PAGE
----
RIP Mick Moloney

Mick Moloney (Photo: National Endowment for the Arts/Tom Pich)

RIP Mick Moloney

Influential figure was deeply involved in the Irish-American music scene as a performer, organiser, teacher and lecturer.

The musician and scholar Mick Moloney has died in New York. He was 77.

Moloney was a significant figure on the Irish-American music scene for four decades and central to the renaissance of Irish traditional music in the States during that time. His many activities included performing and recording, teaching and lecturing, television presenting, organising concerts and tours, and record producing.

Born in Limerick in 1944, Moloney was influenced early on by the musical culture of Sliabh Luachra through his grandmother. His musical interests developed when at the age of fourteen he heard records of New York groups such as the Weavers and the Almanac Singers, as well as Woody Guthrie and Lonnie Donegan. In his book Far from the Shamrock Shore, he recalled:

I liked the songs and the stories they told. The passionate feelings those songs awoke in me led inexorably to the great local musicians and singers in the southwest of Ireland where I had lived, to the songs they sang and the tunes they played, and ultimately to a profound sense of my own heritage and culture.

He began learning the banjo at 16 and attended sessions in County Clare. He also started singing and playing guitar and mandolin. Moloney was influenced by the Dublin singer Frank Harte and in the mid-1960s he formed the Emmet Folk Group with Dónal Lunny and Brian Bolger, and in 1967 joined The Johnstons, a family group from Slane, Co. Meath, which had already had a hit in Ireland with Ewan MacColl’s ‘The Travelling People’. Moloney made a number of recordings with the group between 1968 and 1971, including their uptempo version of Joni Mitchell’s ‘Both Sides Now’, which charted in the States.

In 1973, Moloney emigrated to America and in the same year he released We Have Met Together, an album of songs and tunes on the Transatlantic label. He later recalled that, at that time, traditional Irish music was not as popular in the States, but the 1970s were to see a revitalisation of the genre in the country. A turning point, he later wrote, was the 1977 television dramatisation of Alex Haley’s book Roots: ‘The television series gripped the imagination of the nation and set in motion a search for cultural roots and heritage among Americans of all ethnic backgrounds.’ Up until then, he said, ‘Shamrocks, shillelaghs and green beer were fine as long as it didn’t go too much further than that. But in the [1970s] there was a definite change. At an official level the notion of America as a multi-cultural society received sanction for the first time.’ State funding for ethnic arts increased over the next two decades and the Irish community was well positioned to benefit due to its many established societies and organisations.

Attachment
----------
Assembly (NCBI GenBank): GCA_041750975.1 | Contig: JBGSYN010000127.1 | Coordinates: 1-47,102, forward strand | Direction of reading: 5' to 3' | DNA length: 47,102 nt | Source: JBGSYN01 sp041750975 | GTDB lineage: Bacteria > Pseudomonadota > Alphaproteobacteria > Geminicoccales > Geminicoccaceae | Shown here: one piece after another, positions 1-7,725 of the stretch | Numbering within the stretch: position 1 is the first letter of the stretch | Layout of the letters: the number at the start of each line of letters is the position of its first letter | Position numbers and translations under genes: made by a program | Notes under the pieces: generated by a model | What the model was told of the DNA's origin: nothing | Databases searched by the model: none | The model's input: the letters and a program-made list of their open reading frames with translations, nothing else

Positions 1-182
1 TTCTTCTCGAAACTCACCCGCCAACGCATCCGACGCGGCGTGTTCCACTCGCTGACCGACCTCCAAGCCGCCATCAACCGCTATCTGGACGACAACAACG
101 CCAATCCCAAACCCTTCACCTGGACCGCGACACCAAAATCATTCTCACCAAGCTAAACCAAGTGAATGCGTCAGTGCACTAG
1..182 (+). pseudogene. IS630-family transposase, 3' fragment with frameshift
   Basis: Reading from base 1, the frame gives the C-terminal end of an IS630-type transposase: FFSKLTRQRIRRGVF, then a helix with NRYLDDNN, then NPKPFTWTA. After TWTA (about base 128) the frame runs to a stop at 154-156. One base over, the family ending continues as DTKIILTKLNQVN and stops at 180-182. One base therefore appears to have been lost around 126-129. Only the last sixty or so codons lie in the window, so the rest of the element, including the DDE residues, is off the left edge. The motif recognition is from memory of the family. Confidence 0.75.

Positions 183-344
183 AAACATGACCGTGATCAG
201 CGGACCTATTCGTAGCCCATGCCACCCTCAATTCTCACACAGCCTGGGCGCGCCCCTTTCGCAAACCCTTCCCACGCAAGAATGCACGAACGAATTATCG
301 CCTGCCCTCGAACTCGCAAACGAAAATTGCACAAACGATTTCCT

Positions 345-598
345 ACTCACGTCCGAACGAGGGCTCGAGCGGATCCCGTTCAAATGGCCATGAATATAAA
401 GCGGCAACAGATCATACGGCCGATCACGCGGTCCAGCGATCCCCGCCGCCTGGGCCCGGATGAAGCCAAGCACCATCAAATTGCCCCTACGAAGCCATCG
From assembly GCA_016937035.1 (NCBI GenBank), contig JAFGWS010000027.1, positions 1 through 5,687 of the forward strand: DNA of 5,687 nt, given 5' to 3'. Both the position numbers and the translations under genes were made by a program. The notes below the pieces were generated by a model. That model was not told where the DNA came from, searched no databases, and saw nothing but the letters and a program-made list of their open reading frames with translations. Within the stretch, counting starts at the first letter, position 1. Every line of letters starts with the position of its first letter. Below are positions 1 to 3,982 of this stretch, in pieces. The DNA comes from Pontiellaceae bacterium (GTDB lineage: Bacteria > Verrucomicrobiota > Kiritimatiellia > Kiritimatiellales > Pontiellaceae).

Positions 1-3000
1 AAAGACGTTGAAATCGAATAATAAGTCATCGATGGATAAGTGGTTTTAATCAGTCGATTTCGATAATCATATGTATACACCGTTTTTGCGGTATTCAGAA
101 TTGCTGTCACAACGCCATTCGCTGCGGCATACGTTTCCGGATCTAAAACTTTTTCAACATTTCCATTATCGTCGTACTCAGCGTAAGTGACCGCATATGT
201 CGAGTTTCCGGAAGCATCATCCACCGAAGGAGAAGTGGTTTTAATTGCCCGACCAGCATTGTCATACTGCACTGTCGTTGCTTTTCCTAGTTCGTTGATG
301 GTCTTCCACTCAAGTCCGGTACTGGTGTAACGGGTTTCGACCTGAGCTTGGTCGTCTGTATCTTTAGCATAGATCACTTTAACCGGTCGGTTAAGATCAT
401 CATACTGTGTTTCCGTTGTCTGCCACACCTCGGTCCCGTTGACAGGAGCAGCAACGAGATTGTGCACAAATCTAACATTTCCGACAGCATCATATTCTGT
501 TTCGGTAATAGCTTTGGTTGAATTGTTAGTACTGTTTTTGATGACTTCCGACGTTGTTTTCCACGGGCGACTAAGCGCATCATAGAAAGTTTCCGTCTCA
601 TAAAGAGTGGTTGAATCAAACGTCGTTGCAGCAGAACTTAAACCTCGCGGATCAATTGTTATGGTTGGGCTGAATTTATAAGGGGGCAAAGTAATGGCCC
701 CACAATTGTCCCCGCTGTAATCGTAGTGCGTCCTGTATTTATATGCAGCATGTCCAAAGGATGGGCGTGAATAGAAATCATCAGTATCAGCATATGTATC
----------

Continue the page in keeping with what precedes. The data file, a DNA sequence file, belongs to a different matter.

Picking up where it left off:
In the 1970s, Moloney released two albums with Derry fiddle player Eugene O’Donnell and these were followed by his second solo recording Strings Attached (1980), which was the first album of traditional Irish music entirely on banjo and mandolin and contained two tunes by the young Chicago fiddle player Liz Carroll. At the same time he was also producing albums for musicians such as James Keane and Billy McComiskey, compiling an anthology of tunes by fiddle player and composer Ed Reavy, had recently established the group The Green Fields of America, was touring, writing for magazines and scholarly journals, organising festivals and pursuing a doctorate at the University of Pennsylvania.

He encouraged the emerging generation of young Irish-American musicians, including Joanie Madden, Eileen Ivers and Séamus Egan. He was instrumental in the founding of the concert series in 1983 that led to the forming of the group Cherish the Ladies which features Madden, and he produced Egan’s debut recording Traditional Music of Ireland (1985) as well as Ivers and John Whelan’s adventurous Fresh Takes (1987). He also recorded There Were Roses (1985) with Robbie O’Connell and Jimmy Keane, which contained a classic version of the title track written by Tommy Sands.

Moloney received his PhD in folklore and folklife in 1992 and his dissertation was titled ‘Irish music in America: Continuity and Change’. He became Global Distinguished Professor at New York University and Glucksman Ireland House and lectured on the history of Irish-American music. He received the NEA National Heritage Fellowship, America’s highest honour in the traditional arts, in 1999; the Presidential Distinguished Service Award for the Irish Abroad from President Michael D. Higgins in 2013; and the TG4 Gradam Ceoil Rannpháirtíocht de Scoth (outstanding contribution award) in 2014. His recent albums explored early songs of the Irish-American community and included McNally’s Row of Flats (2006) and If It Wasn’t for the Irish and the Jews (2009). He published his book Far from the Shamrock Shore in 2002 with the Collins Press.

In a statement on Moloney’s death, President Higgins said:

His passing is a loss to the musical heritage of Ireland, to Irish America and to Irish music worldwide. … Mick made his love of music an integral part of his life’s work and his generosity of spirit in sharing his talents and passion for Irish music and culture will live on as part of his deep legacy. Sabina joins with me in sending our deep condolences to his family, friends, fellow lovers of music and his students at this sad time. Suaimhneas síoraí dá anam.

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Published on 3 August 2022

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